NPR logo

Help! Family Spam Is Crushing My Inbox!

  • Download
  • <iframe src="https://www.npr.org/player/embed/91402876/91531118" width="100%" height="290" frameborder="0" scrolling="no" title="NPR embedded audio player">
  • Transcript
Help! Family Spam Is Crushing My Inbox!

Help! Family Spam Is Crushing My Inbox!

  • Download
  • <iframe src="https://www.npr.org/player/embed/91402876/91531118" width="100%" height="290" frameborder="0" scrolling="no" title="NPR embedded audio player">
  • Transcript

LIANE HANSEN, host:

Today NPR begins a new series about e-mail, which too often is becoming a burden rather than a blessing. Many of us have friends or family members who love to forward messages, hoaxes, urban myths, political calls to action. NPR's Yuki Noguchi has this story on the junk mail that comes from your kin.

YUKI NOGUCHI: Deborah Burton has an ongoing disagreement with her 75-year-old father, Clyde Burton. He sends her lots of email.

Ms. DEBORAH BURTON: The ones that I cannot stand are the chain emails. If you don't forward this to ten people within five to ten minutes, doom and gloom and, you know, you will have no financial luck, etc. So, I have asked him to please never send me any chain email letters, but he still does.

Mr. CLYDE BURTON: Chain e-mails, but sometimes, you know, they may be entertaining occasionally. I may have sent her something like that.

NOGUCHI: You could say Clyde Burton has a lifelong affinity for mailing things. He was a postmaster in Gloucester County, Virginia for 37 years. He retired and discovered email. He now spends hours exploring the Web where he finds things and sends them along. These include music, pictures and warnings about computer viruses.

The list of recipients, besides his only daughter, is long. He sends them to his best friend, who lives an hour away, a brother-in-law who doesn't share his political views, general acquaintances and neighbors. For a man whose career involved postage and mail carriers, email is like magic.

Mr. BURTON: It's so easy. Double-click your address book and send now and it's gone.

NOGUCHI: But what do you do if you're on the receiving end or if the emails are totally false or make you mad? There's a site that collects hoax letters and urban myths that circulate on the Internet. Snopes.com evaluates the truth of the claims.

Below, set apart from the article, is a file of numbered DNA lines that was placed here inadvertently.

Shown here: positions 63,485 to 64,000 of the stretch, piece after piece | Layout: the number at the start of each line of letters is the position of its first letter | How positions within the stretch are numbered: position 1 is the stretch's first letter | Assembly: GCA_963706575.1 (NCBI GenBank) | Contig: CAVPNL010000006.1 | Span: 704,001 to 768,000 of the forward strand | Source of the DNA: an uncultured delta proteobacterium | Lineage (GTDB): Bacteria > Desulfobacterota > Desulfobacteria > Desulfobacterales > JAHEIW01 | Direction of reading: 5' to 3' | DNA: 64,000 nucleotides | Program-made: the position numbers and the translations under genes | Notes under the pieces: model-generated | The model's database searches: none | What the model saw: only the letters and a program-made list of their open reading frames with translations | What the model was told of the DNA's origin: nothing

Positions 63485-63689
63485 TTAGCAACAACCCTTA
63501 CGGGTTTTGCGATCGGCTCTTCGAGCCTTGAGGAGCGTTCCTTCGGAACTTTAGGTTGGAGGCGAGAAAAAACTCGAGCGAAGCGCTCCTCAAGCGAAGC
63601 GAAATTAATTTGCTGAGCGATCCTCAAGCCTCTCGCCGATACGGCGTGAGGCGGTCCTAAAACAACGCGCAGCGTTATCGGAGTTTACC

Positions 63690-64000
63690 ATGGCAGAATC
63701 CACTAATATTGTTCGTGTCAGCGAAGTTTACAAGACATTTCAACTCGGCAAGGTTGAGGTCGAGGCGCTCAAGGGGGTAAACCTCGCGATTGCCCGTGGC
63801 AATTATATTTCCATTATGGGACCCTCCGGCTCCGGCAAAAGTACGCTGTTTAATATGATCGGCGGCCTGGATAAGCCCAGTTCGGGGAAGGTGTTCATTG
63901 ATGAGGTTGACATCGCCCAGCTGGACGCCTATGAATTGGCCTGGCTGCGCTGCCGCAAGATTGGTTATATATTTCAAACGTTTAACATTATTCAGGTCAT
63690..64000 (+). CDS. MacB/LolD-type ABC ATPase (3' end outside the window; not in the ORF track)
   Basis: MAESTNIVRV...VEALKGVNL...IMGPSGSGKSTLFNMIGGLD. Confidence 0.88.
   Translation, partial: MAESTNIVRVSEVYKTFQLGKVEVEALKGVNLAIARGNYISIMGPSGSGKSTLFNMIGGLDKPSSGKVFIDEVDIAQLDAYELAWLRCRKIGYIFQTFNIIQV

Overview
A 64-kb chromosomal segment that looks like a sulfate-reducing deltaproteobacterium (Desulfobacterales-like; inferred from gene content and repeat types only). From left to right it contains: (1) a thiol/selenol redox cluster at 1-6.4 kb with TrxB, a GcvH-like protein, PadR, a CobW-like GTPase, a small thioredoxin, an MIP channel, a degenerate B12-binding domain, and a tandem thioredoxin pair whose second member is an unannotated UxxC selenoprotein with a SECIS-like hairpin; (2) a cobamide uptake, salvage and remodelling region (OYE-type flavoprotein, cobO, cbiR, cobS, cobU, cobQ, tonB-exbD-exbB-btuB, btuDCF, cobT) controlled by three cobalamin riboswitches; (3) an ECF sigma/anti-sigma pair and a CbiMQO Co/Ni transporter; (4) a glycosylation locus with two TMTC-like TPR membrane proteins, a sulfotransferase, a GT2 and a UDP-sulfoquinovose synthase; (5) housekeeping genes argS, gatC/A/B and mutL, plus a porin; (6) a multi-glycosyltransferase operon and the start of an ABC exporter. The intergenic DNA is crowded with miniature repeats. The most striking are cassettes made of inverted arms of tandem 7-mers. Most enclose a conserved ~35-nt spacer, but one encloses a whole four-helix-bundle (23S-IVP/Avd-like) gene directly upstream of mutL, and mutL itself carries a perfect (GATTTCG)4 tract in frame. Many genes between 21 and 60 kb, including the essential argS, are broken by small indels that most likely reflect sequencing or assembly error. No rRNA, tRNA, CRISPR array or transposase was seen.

There's a popular email about Democratic presidential hopeful Barack Obama. It claims he doesn't cover his heart during the Pledge of Allegiance, but that's not true. There's another one about robbers using ether-laced perfume to stun victims in parking lots. The site says that's also not true.

But aside from basic truth squadding, there's a sticky issue of having to say, I love you, Grandma, but the emails you send are annoying.

Ms. DIANE GOTTSMAN (Founder, Protocol School of Texas): Though it makes it more difficult because it is family, so we are more apt to be more courteous.

NOGUCHI: That's Diane Gottsman, founder of the Protocol School of Texas. She fields lots of etiquette questions about email, in particular ones from parents directing their children to back a political candidate. Her advice is to call and ask to be taken off their list. And if that doesn't work, she says it's okay to go nuclear.

Ms. GOTTSMAN: Filter them out; block them.

NOGUCHI: Fighting email with email is futile, she says. It reinforces bad behavior. Email escalated a political fight in Laura Corvis's large family. The exchanges got nasty and caused a huge rift.

Ms. LAURA CORVIS: When you see them in person at, like, the next family party, there's this weird awkwardness because everybody's kind of gone after everybody else on the email list, but now you're in front of everybody and you're supposed to be nice at, like, a holiday party or whatever and so nobody acknowledges it.

NOGUCHI: Now, with a new election season, she said the family email is again in full swing.

Ms. CORVIS: You know, I'm often horrified. People I've known my whole life and have grown up have such radically different views, and in the era of instantaneous information, they can constantly remind me of that.

NOGUCHI: At least for Clyde Burton, he says often his intention isn't so much to warn of viruses or bother his daughter with chain emails; it's just an excuse to reach out.

Mr. BURTON: I'm probably not a person that would say to Deborah I love you very frequently, and that's not a good trait. I understand that. But I can tell her that in an email. Why is that?

NOGUCHI: Why is that indeed? Whatever it is, email seems to liberate us to speak our mind to the benefit and the detriment of our families.

Yuki Noguchi, NPR News, Washington.

HANSEN: Tomorrow on MORNING EDITION, how the increase in volume of email actually makes us less productive.

Copyright © 2008 NPR. All rights reserved. Visit our website terms of use and permissions pages at www.npr.org for further information.

NPR transcripts are created on a rush deadline by Verb8tm, Inc., an NPR contractor, and produced using a proprietary transcription process developed with NPR. This text may not be in its final form and may be updated or revised in the future. Accuracy and availability may vary. The authoritative record of NPR’s programming is the audio record.

Comments

 

Please keep your community civil. All comments must follow the NPR.org Community rules and terms of use, and will be moderated prior to posting. NPR reserves the right to use the comments we receive, in whole or in part, and to use the commenter's name and location, in any medium. See also the Terms of Use, Privacy Policy and Community FAQ.